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Why Chiefs fans likely experienced deja vu during Chad Henne’s 98-yard drive

The Chiefs backup discussed how the coaching staff chooses plays for him after the game.

NFL: AFC Divisional Round-Jacksonville Jaguars at Kansas City Chiefs Denny Medley-USA TODAY Sports

Kansas City Chiefs backup quarterback Chad Henne was undoubtedly the hero of Saturday’s 27-20 Divisional Round playoff win against the Jacksonville Jaguars. The 13-year veteran came off the bench as Patrick Mahomes — the game’s biggest star — went to the locker room with an ankle injury during the second quarter.

Starting a key drive from the Chiefs’ 2-yard line, Henne managed to lead the offense for 98 yards for a key touchdown.

On a key third-and-3 from the Kansas City 23-yard line, Henne found wide receiver Kadarius Toney for an eight-yard gain to keep the drive going.

Chiefs fans may see that play and be reminded of the last time Henne saw meaningful snaps — in another Divisional Round game against the Cleveland Browns two years ago. Henne sealed the Chiefs’ 22-17 win by finding now-Miami Dolphins’ wide receiver Tyreek Hill on a similar play to convert a crucial fourth down.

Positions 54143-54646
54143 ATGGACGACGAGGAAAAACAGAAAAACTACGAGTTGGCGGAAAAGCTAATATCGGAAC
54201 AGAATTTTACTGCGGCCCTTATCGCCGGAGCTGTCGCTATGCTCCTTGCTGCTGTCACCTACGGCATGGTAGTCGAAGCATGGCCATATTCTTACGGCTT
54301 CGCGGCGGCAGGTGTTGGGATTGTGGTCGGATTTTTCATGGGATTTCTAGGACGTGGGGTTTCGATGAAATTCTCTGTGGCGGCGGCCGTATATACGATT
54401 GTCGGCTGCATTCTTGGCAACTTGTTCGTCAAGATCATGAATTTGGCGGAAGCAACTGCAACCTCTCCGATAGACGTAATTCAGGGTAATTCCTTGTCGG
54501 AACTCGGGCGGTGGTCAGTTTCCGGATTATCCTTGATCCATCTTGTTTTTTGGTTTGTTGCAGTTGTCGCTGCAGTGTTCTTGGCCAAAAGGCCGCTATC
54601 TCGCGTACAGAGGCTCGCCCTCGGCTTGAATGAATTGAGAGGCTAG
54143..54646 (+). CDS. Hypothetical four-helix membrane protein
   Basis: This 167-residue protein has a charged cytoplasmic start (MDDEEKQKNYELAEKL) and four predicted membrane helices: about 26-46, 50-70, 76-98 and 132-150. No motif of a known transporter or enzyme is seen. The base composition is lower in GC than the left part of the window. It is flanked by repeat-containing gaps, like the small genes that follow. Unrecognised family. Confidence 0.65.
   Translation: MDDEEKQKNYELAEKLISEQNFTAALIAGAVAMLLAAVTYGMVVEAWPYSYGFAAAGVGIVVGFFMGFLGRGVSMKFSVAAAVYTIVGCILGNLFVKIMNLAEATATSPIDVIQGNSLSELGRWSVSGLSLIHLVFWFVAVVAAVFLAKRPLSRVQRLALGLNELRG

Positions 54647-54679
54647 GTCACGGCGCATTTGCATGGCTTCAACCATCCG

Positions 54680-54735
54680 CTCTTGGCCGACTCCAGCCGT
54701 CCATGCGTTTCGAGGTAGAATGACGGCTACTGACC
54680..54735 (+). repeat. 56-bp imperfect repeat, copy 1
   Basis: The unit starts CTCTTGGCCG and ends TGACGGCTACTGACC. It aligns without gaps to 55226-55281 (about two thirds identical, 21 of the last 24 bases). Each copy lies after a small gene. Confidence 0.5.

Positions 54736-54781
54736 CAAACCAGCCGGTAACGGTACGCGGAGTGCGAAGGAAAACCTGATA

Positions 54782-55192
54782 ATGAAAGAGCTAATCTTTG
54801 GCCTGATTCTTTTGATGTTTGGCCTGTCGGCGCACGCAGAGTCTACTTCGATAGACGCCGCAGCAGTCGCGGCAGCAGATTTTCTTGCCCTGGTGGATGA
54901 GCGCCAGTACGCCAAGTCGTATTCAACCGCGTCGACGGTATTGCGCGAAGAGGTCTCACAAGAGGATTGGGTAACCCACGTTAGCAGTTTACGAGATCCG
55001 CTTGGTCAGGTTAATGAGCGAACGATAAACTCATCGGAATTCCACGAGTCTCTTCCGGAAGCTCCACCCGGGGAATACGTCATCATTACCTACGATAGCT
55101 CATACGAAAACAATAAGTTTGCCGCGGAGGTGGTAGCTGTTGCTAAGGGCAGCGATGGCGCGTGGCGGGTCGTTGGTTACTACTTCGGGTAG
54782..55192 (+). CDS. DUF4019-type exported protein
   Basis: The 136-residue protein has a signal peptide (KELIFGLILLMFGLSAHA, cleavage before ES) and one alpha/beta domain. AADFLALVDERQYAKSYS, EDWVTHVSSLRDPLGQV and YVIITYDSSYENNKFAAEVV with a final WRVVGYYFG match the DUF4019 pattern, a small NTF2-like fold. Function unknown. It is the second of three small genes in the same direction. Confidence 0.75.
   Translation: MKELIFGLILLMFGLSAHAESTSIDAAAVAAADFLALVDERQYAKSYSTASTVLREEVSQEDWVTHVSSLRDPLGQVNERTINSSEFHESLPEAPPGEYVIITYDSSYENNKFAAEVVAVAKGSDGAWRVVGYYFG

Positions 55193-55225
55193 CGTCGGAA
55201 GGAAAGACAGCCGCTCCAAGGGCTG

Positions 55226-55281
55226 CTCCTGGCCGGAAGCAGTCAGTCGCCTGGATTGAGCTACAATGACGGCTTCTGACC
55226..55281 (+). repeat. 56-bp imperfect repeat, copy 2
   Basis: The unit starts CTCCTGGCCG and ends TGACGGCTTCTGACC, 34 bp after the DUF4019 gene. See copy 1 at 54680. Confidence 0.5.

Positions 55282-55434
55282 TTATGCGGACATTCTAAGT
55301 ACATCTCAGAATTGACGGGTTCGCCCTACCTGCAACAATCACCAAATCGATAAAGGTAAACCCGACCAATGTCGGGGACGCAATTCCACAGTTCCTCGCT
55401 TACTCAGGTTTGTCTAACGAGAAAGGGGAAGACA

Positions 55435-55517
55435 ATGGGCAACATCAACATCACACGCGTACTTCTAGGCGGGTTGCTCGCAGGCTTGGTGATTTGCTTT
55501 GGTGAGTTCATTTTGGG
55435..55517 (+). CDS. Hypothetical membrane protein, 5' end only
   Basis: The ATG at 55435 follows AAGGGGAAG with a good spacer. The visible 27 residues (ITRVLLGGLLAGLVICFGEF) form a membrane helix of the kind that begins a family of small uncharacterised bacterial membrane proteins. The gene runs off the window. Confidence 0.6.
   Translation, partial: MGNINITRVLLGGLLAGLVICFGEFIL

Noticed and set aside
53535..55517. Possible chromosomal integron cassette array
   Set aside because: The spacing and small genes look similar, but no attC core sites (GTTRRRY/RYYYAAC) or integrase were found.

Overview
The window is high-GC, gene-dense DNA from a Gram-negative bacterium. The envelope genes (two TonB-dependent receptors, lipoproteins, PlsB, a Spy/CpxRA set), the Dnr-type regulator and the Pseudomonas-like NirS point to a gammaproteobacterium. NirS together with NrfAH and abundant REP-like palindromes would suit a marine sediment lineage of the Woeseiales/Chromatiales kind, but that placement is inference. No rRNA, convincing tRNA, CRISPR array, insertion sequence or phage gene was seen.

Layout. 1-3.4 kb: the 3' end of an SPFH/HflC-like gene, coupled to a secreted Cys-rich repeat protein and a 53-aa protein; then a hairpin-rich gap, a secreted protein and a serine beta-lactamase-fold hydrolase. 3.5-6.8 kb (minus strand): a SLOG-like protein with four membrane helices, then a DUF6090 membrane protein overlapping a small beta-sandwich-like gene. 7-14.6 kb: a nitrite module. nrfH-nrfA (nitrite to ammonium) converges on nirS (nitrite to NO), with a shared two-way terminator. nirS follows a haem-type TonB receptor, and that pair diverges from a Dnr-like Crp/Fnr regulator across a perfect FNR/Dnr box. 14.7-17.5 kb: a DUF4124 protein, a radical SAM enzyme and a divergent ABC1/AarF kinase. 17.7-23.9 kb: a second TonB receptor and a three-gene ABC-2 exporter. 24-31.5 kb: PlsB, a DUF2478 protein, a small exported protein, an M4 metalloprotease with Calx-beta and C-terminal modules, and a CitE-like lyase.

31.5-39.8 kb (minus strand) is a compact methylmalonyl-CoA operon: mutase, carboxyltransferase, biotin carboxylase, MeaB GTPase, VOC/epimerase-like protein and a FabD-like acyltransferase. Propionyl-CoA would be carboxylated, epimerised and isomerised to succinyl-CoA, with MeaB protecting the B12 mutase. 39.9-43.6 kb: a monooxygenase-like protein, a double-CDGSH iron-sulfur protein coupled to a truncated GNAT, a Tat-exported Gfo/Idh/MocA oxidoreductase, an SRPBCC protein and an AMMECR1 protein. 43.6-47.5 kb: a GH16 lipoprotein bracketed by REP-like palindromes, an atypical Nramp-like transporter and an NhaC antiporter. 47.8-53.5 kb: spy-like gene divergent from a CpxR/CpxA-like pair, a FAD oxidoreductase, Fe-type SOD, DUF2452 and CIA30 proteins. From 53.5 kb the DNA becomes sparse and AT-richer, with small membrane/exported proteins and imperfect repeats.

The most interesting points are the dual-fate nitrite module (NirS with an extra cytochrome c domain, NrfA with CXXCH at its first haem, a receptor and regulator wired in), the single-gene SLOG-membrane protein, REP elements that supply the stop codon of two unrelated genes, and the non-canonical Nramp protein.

Speaking after the game, Henne explained the reason why similar plays have come up in his postseason appearances. He credited Chiefs head coach Andy Reid, offensive coordinator Eric Bieniemy and quarterbacks coach Matt Nagy for putting him in the best position to succeed.

“Just a quick roll out and hit the flat,” he said of the play. “It was one of the plays that was in our third-and-2 to four group. It was ranked high for me. That’s what’s great about this organization — and coach Reid and EB and Nagy. When your plays are ranked, they believe in that. They believe in what you believe in — and you feel very comfortable when the play does come in to execute it.”

His experience allowed him to maintain a calm and relaxed demeanor in both of his recent playoff appearances.

“Definitely, nerves were high,” Henne confirmed. “Two years ago when I did it — same thing. But once you get into the game and you kind of get going, it’s just like repetition. It’s not like I’ve never done it before — I’ve played in enough games. When the opportunity is called upon, I feel like I’m ready.”

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